Heated discussion over Leyes Lane speed humps proposals - but no decision made

There was heated discussion over proposals to install speed humps and a 20 mph speed limit along Leyes Lane at a transport meeting today (Wednesday June 21) - but no final decision was made.

Wednesday, 21st June 2017, 3:55 pm
Updated Tuesday, 12th September 2017, 11:29 am
Leyes Lane

Warwickshire County Council wish to install five flat-topped speed bumps across the full width of the road, two ‘raised junctions’ with Keeling Road and Ilam Park, and a permanent 20 mph limit. It would cost around £85,000.

The aim would be to reduce accidents involving pupils at Kenilworth School. Five children have been injured in the last six years, far higher than any other school in the county.

Although everyone at the meeting agreed the 20 mph speed limit was a good idea, there was much debate over the rest of the plans with several interruptions, forcing chairman Cllr Jeff Clarke (Con, Nuneaton East) to intervene several times.

Some residents from nearby roads such as The Wardens attended the meeting, who claimed it was parents’ ‘abysmal’ parking and driving which was causing accidents, rather than drivers’ speed. Many said the parking meant no-one could get over 20 mph at peak times anyway.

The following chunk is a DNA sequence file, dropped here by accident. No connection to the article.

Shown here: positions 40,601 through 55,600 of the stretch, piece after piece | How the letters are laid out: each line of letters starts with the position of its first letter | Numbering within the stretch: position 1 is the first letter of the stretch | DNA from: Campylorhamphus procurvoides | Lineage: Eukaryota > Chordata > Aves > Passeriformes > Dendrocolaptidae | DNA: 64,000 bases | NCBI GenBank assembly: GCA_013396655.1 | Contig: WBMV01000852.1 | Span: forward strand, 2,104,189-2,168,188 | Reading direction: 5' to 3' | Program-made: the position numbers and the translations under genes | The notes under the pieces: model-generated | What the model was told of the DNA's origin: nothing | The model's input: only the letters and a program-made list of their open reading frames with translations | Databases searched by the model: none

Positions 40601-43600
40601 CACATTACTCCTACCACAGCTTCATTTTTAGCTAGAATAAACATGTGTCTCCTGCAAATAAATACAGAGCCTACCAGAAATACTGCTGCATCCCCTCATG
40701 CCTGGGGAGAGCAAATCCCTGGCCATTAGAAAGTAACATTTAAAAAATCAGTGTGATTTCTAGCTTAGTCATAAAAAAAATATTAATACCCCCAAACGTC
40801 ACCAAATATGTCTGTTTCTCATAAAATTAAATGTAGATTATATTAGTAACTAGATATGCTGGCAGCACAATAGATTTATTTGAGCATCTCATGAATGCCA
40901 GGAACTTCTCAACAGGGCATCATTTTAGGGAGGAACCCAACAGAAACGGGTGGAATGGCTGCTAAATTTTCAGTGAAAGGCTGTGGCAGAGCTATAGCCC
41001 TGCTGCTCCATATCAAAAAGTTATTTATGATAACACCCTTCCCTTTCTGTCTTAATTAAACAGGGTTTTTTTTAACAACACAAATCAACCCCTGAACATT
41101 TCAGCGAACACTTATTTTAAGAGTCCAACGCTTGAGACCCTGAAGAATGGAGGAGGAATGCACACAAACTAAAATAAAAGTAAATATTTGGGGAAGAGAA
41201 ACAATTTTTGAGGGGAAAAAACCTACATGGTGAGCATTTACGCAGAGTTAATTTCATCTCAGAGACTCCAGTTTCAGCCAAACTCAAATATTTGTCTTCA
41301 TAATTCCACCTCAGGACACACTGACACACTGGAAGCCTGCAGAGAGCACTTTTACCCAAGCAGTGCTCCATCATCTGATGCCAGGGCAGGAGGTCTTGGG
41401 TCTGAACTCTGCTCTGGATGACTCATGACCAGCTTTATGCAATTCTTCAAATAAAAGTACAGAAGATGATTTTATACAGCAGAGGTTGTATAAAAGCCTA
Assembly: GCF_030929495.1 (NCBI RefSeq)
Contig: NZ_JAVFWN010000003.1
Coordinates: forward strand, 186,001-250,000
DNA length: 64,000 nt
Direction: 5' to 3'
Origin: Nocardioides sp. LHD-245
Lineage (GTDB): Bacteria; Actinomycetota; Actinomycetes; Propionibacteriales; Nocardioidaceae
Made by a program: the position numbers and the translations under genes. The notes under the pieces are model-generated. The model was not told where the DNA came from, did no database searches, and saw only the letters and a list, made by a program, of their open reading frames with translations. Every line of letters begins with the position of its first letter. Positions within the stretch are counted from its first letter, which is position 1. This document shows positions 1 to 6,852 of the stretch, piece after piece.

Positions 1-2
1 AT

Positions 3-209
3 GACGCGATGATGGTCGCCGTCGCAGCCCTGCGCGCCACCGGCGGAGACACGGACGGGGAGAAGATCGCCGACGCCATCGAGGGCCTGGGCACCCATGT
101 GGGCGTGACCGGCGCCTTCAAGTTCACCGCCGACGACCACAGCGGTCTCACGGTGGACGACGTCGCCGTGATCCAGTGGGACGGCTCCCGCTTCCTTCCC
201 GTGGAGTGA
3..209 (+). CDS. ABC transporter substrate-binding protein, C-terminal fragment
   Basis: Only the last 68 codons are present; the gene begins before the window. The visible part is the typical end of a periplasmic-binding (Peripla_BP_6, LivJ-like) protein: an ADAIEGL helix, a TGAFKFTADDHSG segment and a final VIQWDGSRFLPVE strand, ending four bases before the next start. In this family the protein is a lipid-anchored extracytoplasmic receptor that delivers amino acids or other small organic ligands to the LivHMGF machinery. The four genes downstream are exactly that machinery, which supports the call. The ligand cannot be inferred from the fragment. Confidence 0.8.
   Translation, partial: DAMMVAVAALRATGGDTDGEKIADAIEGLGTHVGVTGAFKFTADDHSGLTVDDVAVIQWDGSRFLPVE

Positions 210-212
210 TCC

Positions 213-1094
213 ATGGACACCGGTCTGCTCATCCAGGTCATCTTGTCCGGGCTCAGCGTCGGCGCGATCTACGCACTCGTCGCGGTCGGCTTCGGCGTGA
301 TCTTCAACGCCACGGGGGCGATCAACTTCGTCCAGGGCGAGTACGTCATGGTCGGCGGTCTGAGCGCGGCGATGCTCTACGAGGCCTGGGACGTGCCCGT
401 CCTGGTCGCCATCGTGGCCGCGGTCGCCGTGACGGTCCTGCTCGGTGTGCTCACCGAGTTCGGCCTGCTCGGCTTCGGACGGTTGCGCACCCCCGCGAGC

They also said the likely relocation of the school as part of Warwick district’s Local Plan meant the decision should not go ahead.

One resident, Elaine Clarke, said: “I think it’s a waste of money. The issue is not speed, it’s parents’ parking.”

And Kenilworth town councillor Felicity Bunker (Con, Park Hill), who had previously described the scheme as ‘ludicrous’, claimed some of the reported accidents were ‘self-inflicted’, with some of the pupils ‘playing chicken’.

She added: “It’s a big school, and kids will be kids. There’s a member of staff outside Leyes Lane now which has stopped some of that.”

But former county councillor John Whitehouse, who chaired the school safety taskforce which looked at the safety of pupils coming in and out of schools all over the county, felt the council had to reduce speed.

He said: “Kenilworth School came out way and above other schools and was the most high-priority location.

“We’ve a duty of care to our young people, and we felt it was absolutely necessary.

“It isn’t just school times - although it’s short, some use the road as a small race track. I think the perception that it’s a problem just at school times is incorrect.”

Mr Whitehouse also said Leyes Lane would remain a road of concern for Kenilworth Community Speedwatch, which he leads, unless the scheme was implemented.

After many had given their thoughts, newly-elected county councillor John Cooke (Con, Lapworth and West Kenilworth), told Cllr Clarke he had a very difficult decision to make, and admitted if he lived near Leyes Lane he would not want the speed humps.

A decision is expected to be made within seven to 10 days.